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Well, it came. The moment when some kids came back into the classroom. I wasn't worried about the teaching so much as I was worried about the procedural aspect of how to maneuver everything. At my school, students come to the classroom with their devices, and we are continuing to teach through our online platforms. I'm very thankful for that because I have about 75% of my students that are still remote.  Right now, we have a set of two attendance groups, which is dependent on last name.  They attend two days a week, either Monday/Thursday or Tuesday/Friday, with Wednesdays as completely asynchronous still.   That post I wrote about being exhausted? Still holds true. Maybe even more so. I love having students in front of me, and I'm finally getting to talk to them in person and learn a little more about their personality. But DANG. It's tiring to have to maneuver the two monitors, 2904 tabs and remembering all of the PPE and cleaning procedures... it's a lot. This we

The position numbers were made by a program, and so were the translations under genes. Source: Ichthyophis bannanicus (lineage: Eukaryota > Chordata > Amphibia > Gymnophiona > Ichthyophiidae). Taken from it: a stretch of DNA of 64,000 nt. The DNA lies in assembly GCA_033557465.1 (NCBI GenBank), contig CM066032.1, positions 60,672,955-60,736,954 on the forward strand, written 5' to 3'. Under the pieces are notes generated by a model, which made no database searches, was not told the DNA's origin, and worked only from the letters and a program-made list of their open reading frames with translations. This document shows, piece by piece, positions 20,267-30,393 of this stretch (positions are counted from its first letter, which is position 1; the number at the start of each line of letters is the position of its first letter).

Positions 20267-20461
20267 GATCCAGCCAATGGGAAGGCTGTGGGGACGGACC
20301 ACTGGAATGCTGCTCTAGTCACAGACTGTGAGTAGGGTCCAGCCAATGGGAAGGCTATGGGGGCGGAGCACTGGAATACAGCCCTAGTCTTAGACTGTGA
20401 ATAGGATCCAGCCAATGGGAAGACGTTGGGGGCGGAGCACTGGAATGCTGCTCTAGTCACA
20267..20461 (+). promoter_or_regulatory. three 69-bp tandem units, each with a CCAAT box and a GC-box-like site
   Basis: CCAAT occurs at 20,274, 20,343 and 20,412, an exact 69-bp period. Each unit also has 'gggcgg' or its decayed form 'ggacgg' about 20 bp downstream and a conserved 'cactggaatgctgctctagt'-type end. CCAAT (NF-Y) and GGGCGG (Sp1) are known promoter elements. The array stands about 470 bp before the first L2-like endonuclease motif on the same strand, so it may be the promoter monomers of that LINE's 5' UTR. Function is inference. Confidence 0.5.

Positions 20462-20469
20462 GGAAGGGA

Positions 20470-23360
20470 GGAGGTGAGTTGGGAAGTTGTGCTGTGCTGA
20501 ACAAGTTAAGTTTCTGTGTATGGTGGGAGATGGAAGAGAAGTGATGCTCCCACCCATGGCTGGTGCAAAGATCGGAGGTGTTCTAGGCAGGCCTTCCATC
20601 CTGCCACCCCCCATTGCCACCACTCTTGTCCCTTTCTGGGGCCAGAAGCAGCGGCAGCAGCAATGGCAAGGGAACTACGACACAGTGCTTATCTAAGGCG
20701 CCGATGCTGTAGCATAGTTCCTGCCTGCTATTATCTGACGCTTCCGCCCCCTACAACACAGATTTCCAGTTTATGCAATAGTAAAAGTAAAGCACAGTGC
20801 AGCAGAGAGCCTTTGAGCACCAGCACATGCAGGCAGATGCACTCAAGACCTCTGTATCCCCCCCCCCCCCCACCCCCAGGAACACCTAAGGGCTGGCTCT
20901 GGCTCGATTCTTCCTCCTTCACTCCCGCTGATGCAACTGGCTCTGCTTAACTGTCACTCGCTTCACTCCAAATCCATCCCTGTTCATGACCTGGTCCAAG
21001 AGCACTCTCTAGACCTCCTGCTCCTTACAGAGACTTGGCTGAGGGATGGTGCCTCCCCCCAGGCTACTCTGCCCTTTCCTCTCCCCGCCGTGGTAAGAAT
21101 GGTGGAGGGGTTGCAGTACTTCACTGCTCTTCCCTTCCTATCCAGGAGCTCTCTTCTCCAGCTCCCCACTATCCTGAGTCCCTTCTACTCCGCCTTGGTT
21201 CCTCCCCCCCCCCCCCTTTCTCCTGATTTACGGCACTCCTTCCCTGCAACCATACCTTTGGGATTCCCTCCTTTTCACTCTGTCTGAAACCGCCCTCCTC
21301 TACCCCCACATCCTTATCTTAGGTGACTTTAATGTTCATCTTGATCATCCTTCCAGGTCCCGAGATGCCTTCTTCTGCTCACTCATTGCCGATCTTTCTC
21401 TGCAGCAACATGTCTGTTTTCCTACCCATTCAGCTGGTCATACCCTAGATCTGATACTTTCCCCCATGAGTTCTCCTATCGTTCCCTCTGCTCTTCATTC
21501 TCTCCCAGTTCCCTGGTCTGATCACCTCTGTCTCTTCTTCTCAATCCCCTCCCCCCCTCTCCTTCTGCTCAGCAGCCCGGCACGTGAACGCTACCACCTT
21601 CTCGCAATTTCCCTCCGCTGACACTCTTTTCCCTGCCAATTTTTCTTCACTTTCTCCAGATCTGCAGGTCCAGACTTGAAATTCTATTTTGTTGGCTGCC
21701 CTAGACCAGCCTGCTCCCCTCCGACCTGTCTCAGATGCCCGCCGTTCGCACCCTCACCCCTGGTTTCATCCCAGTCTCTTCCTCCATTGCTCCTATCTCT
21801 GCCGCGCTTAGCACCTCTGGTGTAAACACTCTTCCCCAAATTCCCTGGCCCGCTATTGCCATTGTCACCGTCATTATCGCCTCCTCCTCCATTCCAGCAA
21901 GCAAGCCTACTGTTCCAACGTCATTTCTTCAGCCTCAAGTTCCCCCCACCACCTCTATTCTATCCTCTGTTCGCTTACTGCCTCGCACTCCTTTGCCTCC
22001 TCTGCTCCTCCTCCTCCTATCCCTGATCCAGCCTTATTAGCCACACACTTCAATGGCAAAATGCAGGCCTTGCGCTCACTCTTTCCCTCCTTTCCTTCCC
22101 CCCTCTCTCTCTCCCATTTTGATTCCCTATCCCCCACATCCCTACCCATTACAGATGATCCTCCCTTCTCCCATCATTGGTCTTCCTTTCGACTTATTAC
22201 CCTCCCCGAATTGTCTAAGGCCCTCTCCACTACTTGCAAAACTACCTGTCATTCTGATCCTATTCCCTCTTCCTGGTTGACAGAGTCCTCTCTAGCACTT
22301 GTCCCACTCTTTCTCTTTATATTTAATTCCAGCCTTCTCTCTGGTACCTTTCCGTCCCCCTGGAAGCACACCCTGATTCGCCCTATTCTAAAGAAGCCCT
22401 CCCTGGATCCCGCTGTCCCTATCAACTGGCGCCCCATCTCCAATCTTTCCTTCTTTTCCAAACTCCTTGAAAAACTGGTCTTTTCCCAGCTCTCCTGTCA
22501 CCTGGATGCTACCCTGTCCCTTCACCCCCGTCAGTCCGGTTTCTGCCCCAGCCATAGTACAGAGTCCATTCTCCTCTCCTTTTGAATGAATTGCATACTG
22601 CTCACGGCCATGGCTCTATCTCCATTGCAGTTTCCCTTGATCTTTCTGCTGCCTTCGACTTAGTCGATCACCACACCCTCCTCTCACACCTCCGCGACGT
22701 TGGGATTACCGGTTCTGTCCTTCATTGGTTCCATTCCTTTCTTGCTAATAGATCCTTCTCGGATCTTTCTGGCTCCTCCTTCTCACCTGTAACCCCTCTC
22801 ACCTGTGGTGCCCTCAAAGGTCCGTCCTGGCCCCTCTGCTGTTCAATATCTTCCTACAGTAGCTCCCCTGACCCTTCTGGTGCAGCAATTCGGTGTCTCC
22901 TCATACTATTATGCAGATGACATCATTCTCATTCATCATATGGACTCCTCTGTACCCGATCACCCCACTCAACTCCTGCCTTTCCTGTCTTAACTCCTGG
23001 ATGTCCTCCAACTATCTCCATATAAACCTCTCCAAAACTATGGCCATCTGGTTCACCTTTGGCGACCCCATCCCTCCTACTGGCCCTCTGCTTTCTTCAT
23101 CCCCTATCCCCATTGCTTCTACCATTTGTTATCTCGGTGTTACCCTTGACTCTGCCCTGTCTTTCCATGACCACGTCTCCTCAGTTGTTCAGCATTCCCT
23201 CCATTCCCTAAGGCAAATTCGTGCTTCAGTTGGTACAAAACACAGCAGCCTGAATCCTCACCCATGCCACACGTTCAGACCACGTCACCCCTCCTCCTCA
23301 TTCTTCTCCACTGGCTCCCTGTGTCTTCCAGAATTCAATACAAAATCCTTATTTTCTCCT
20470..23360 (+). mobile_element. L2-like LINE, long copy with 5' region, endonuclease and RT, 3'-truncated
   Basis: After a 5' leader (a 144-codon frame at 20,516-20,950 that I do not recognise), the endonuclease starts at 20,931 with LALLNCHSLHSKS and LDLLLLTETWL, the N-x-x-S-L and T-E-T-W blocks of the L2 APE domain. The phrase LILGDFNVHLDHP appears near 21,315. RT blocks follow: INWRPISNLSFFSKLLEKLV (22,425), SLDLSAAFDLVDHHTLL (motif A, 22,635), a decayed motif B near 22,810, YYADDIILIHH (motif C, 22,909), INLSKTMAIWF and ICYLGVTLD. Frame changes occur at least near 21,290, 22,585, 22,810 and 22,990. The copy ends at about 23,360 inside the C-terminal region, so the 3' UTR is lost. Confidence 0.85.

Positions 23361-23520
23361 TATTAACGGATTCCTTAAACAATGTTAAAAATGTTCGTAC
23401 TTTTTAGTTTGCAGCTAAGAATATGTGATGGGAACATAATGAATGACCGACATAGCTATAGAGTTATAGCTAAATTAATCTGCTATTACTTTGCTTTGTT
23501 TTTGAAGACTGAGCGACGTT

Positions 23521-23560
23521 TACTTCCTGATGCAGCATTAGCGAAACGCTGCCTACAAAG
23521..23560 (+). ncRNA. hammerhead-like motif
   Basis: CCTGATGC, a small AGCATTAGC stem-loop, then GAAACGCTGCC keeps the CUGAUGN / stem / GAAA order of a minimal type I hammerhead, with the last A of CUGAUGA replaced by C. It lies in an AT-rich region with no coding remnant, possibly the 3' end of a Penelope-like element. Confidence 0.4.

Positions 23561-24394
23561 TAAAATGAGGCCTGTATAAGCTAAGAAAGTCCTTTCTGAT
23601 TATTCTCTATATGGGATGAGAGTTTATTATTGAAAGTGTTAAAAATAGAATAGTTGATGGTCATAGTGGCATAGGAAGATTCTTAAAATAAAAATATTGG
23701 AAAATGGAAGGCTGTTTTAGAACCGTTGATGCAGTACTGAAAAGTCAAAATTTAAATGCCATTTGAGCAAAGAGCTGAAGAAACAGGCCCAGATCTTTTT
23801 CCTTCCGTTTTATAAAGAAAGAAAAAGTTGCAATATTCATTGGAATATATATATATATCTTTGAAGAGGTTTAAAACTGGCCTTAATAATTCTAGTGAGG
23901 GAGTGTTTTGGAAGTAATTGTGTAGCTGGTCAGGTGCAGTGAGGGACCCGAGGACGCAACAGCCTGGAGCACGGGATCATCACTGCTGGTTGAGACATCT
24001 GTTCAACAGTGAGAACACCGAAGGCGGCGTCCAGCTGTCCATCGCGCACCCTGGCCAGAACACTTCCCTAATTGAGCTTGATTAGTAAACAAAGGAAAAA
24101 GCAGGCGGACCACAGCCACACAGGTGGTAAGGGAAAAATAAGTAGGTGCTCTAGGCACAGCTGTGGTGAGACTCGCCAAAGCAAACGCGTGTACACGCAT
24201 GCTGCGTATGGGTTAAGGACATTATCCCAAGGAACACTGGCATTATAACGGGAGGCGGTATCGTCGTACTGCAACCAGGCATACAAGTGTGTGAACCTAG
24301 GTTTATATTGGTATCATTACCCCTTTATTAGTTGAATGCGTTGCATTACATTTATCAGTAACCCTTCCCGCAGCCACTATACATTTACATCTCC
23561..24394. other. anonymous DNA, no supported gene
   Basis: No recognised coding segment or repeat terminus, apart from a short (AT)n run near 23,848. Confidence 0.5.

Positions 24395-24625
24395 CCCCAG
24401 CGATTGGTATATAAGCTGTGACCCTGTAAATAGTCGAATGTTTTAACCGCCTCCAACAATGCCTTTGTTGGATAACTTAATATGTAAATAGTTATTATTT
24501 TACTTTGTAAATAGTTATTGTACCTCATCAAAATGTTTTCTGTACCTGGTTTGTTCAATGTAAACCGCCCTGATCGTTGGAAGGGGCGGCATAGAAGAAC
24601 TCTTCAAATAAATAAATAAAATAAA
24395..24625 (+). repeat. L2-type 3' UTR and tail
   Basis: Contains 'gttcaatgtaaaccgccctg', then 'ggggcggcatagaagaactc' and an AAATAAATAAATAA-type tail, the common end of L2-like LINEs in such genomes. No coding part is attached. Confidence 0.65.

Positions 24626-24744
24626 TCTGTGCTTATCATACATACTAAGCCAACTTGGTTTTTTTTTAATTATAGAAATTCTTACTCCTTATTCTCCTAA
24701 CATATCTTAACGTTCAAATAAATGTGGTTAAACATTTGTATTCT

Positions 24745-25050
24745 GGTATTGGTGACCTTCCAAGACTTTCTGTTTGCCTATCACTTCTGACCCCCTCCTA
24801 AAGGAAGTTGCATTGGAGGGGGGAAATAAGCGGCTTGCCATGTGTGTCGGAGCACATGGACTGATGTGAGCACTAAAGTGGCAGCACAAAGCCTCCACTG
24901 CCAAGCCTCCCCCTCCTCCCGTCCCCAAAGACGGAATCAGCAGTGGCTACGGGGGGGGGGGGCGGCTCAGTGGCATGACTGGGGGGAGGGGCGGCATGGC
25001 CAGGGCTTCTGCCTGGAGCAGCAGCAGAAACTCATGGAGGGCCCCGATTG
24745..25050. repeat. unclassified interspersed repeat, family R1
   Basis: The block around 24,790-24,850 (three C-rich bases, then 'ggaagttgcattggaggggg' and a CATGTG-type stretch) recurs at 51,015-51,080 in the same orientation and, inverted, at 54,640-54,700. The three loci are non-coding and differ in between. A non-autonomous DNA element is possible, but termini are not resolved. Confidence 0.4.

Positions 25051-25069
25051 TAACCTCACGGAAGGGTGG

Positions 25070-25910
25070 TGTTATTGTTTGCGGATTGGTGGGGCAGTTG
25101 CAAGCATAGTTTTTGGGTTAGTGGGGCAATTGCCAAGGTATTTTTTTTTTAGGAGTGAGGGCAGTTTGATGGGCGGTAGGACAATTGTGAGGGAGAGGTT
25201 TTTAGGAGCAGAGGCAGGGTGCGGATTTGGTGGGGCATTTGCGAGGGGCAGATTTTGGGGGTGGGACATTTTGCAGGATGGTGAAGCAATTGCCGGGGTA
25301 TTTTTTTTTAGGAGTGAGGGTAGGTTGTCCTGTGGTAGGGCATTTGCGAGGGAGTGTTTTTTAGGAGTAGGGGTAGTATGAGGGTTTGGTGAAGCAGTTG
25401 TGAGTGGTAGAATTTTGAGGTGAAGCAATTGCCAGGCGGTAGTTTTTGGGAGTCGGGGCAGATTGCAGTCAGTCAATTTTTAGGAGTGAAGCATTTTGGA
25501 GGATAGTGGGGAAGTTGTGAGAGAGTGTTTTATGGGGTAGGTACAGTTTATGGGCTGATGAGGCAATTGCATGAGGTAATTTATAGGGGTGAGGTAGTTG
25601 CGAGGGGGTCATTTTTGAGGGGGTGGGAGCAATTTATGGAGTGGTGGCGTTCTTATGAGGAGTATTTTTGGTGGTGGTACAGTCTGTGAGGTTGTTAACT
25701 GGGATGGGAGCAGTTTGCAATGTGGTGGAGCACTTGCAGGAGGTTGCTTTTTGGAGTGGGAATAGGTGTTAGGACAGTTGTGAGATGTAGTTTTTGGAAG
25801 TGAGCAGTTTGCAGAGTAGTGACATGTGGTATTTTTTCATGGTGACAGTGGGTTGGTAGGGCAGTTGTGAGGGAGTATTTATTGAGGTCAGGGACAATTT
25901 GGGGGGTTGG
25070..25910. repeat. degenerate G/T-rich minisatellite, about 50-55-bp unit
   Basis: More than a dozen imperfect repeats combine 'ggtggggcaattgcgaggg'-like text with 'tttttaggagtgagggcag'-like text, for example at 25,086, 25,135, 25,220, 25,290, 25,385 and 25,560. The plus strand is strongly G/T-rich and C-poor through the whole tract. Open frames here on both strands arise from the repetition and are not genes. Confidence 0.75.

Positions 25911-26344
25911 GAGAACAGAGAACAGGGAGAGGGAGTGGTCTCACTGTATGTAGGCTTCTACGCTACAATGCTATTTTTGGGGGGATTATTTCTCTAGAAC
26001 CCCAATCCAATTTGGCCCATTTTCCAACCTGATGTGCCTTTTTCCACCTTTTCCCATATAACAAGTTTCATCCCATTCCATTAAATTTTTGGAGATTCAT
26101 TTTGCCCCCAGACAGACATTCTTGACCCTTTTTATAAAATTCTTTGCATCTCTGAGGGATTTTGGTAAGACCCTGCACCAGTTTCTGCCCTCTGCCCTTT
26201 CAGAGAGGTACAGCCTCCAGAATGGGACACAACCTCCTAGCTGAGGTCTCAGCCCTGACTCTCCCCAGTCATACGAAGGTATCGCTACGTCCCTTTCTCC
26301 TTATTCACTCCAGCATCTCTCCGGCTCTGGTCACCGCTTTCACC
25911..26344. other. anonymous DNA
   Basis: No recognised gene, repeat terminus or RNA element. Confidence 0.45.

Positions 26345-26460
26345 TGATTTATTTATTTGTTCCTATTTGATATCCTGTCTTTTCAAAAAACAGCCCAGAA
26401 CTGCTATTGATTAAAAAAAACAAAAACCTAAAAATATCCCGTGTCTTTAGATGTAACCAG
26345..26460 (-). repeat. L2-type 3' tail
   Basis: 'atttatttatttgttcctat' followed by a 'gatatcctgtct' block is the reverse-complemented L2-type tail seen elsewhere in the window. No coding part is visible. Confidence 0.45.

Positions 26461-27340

No tired like teacher tired.